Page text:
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Alberta pledges $3.5 million for Active Communities facility

Active Communities has now met one of St. Albert city council's requirements before the city considers chipping in up to $1.5 million.
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This map shows the proposed location of Active Communities' twin rink facility near Fountain Park pool and Paul Kane High School. SUPPLED/Photo

The government of Alberta, as part of its 2022-23 budget, has announced $3.5 million in funds for Active Communities Alberta’s proposed outdoor recreation facility and community hub in St. Albert.

The $6-million twin rink facility would operate year-round, providing a space for dry-court sports in the spring and summer. Planned for construction on land behind Paul Kane High School, the project has garnered more than $500,000 in community member contributions. During a Jan. 31 meeting, St. Albert city council passed a motion outlining conditions for Active Communities to meet before the city considers chipping in up to $1.5 million towards the project. 

The conditions require Active Communities to raise a minimum of $3 million from other funding sources towards the project, and provide the city with two items: a public engagement report, and an independent financial review of the project business case, both funded by Active Communities. 

Now, with an additional $3.5 million pledged from the provincial government, Active Communities has met one of council's requirements. 

Matt Bachewich, president of Active Communities, said the non-profit is “very excited” about the $3.5 million in funding, adding that he appreciates support from the provincial government, particularly Morinville-St. Albert MLA Dale Nally. 

“It’s a major milestone for our project,” Bachewich said. “Mr. Nally has been supportive right from the start, and it’s meant a lot. He sees the value for the community and the vision of a grassroots project like this, that’s going to benefit generations to come.”

In an email, Nally said he was "proud to lend my voice and advocacy in every way possible for the project.”

“Public facilities are the heart of our communities, encouraging community spirit and creating a space for neighbours to come together and build lasting relationships," Nally said in the email. "As the first project of its kind in Alberta and western Canada, we are bringing something truly unique to our city and the surrounding communities. With its central location to five schools and the main aquatics and track and field facilities, I have no doubt it will become a staple in St. Albert living."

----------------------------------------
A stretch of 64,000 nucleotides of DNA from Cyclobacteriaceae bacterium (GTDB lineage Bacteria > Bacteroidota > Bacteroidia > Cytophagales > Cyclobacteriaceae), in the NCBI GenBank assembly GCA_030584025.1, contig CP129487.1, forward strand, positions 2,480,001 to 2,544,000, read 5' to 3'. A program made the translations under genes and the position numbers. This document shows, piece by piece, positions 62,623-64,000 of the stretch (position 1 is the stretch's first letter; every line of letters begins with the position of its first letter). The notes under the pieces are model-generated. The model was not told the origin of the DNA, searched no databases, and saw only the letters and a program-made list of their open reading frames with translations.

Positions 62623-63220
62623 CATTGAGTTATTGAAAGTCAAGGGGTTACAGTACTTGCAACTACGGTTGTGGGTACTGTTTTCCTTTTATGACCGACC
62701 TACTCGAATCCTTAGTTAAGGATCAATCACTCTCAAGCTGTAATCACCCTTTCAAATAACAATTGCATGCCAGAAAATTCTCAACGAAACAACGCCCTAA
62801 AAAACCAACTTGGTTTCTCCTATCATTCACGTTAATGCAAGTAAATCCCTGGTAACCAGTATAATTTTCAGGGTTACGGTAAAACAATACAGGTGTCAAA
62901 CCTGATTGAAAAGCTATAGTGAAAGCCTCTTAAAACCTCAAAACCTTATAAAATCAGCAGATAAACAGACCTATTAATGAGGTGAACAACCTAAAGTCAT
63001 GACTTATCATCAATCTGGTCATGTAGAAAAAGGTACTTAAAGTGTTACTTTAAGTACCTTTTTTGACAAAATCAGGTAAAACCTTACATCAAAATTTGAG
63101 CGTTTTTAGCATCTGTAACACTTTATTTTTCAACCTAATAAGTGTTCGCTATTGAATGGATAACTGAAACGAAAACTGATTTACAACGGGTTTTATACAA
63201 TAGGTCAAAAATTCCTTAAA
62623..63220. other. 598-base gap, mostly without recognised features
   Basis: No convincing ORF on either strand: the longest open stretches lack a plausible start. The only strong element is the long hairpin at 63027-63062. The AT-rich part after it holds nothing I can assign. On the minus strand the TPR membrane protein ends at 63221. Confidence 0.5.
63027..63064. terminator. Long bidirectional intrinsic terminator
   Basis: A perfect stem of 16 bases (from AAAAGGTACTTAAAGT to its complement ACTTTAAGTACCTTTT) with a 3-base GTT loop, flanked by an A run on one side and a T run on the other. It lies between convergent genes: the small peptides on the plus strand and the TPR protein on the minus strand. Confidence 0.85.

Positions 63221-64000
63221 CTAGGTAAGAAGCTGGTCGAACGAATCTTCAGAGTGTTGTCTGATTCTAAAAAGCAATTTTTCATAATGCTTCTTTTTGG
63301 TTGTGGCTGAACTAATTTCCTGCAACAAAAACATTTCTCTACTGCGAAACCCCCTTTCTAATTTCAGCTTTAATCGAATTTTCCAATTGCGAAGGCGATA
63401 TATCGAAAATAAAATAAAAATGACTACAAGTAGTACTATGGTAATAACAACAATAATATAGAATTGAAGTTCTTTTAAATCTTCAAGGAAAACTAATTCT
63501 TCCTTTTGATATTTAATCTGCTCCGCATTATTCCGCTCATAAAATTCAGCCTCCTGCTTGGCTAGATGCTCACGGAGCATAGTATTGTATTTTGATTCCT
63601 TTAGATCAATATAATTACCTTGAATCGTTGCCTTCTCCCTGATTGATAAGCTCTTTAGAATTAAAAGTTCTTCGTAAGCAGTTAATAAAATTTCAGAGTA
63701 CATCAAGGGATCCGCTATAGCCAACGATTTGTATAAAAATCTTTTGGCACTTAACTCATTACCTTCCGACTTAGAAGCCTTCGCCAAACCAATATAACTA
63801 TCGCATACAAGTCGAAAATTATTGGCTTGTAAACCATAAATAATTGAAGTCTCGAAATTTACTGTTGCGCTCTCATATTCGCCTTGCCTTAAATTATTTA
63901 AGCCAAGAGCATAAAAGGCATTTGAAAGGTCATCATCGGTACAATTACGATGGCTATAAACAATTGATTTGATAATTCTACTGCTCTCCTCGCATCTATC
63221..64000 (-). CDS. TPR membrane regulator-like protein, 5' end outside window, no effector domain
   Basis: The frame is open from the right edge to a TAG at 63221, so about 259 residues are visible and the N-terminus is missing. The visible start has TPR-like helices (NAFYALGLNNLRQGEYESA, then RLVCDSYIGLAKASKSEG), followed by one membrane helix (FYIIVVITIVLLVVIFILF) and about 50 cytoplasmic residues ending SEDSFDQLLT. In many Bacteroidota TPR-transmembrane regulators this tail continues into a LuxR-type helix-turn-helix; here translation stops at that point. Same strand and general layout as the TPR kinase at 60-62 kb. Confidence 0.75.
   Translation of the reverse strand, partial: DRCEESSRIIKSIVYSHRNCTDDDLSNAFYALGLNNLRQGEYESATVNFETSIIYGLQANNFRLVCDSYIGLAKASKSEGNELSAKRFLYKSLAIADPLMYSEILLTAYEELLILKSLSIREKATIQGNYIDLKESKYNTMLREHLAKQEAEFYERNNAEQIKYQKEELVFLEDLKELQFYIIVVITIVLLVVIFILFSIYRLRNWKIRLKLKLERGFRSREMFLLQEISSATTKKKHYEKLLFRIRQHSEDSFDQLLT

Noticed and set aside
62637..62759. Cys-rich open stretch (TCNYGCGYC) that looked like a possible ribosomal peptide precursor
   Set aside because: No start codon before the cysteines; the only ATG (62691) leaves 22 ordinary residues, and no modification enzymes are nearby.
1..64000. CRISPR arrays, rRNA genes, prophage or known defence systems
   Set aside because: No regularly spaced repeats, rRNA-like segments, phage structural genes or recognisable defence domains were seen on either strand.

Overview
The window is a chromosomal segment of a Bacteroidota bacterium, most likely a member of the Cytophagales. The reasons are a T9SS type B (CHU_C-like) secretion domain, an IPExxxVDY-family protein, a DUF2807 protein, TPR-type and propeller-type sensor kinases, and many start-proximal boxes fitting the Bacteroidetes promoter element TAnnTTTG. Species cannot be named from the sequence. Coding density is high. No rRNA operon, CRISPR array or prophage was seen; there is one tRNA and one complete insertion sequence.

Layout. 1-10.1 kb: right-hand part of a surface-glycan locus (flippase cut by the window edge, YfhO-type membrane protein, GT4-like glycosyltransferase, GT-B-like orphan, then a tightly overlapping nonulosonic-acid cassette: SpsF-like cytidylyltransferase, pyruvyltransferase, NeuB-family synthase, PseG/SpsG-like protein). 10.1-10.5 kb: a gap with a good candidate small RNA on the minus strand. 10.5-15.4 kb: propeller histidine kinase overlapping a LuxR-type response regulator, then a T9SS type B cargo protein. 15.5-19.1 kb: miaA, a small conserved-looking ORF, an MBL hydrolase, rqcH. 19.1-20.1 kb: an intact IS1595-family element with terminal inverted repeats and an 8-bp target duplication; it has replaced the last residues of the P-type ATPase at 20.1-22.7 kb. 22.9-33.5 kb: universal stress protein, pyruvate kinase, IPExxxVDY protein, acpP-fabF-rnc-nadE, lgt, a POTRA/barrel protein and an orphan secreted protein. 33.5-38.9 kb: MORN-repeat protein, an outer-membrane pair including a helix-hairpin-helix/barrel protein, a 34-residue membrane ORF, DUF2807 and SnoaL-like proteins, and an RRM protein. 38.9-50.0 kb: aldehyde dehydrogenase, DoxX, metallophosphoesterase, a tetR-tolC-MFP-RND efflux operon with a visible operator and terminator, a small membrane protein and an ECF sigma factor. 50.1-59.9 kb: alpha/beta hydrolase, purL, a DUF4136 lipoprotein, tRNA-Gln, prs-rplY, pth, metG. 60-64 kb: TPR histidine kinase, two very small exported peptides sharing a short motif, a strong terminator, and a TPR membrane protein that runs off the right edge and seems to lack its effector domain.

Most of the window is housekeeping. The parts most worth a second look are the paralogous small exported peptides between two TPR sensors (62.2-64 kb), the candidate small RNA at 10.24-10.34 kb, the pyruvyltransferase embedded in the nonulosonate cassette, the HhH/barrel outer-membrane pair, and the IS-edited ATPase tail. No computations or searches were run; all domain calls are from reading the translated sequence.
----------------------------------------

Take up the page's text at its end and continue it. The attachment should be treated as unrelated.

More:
Once Active Communities fulfills St. Albert's second condition — the public engagement report and independent financial review — council will have 60 days to consider the $1.5-million funding request.

Speaking Friday, Bachewich said Active Communities is currently collaborating with the city on the financial review and public engagement report, with a meeting scheduled for March. 1. 

Location concerns

In January, Active Communities reached an agreement with St. Albert Public Schools to lease the land behind Paul Kane for a period of 35 years. In return, the non-profit would provide the division with exclusive access to the facility during school hours.

Kirsten Brown-Smith, a nearby Forest Lawn resident who voiced concerns about the project at council's Jan. 31 meeting, said Sunday that she is still unconvinced the location will best serve the community. 

“My opposition isn’t to the project,” Brown-Smith said, noting she is happy to hear Active Communities received the additional $3.5-million commitment. “It’s to its location. Putting more amenities in the south of St. Albert isn’t fairly distributing services throughout the city.”

Brown-Smith said many in St. Albert’s north already travel to her neighbourhood to drop their children off at school, making the area crowded for her and her neighbours during school hours.

“If I’m taking a day off, I sometimes can’t get out of my driveway,” Brown-Smith said, noting that she and her neighbours tolerate the extra traffic because it’s mostly relegated to school hours. 

With the rink open, Brown-Smith said the traffic rush will extend into evenings. 

“The noise that we tolerate, and the parking problem, now will be never-ending,” Brown-smith said. 

Brown-Smith argued that having the Active Communities facility in the north of the city would more fairly distribute services to neighbourhoods that need them, instead of exacerbating traffic issues. As Active Communities pursues public engagement, Brown-Smith said she hopes the voices from those outside the ice-skating community are considered extensively. 

“That land right now is free to use for the entire city and community,” Brown-Smith said. “Taking all of that away … it makes me quite concerned.”

Support for facility 

Karen Hach, a St. Albert resident with children in minor hockey, said she is pleased to hear that Active Communities has raised an additional $3.5 million. 

“It’s great the province recognizes the need for this,” Hach said. “It can’t happen soon enough.”

Speaking Friday at noon, Hach said one of her children had hockey practice in Calahoo scheduled for later in the day, and then another practice at Garrison Arena. Hach said she is constantly driving around each week to make practice times at various locations. 

“We’re driving all over the place to hockey practices when we don’t need to,” Hach said. “If we can get this extra rink here, that’ll be really, really helpful.”

Mayor Cathy Heron congratulated Active Communities in Feb. 24 news release. 

“Achieving this financial goal is one of the many steps required in moving this project forward,” Heron said in the release. “I look forward to continuing to collaborate with Active Communities throughout this process.” 

Rachel Narvey

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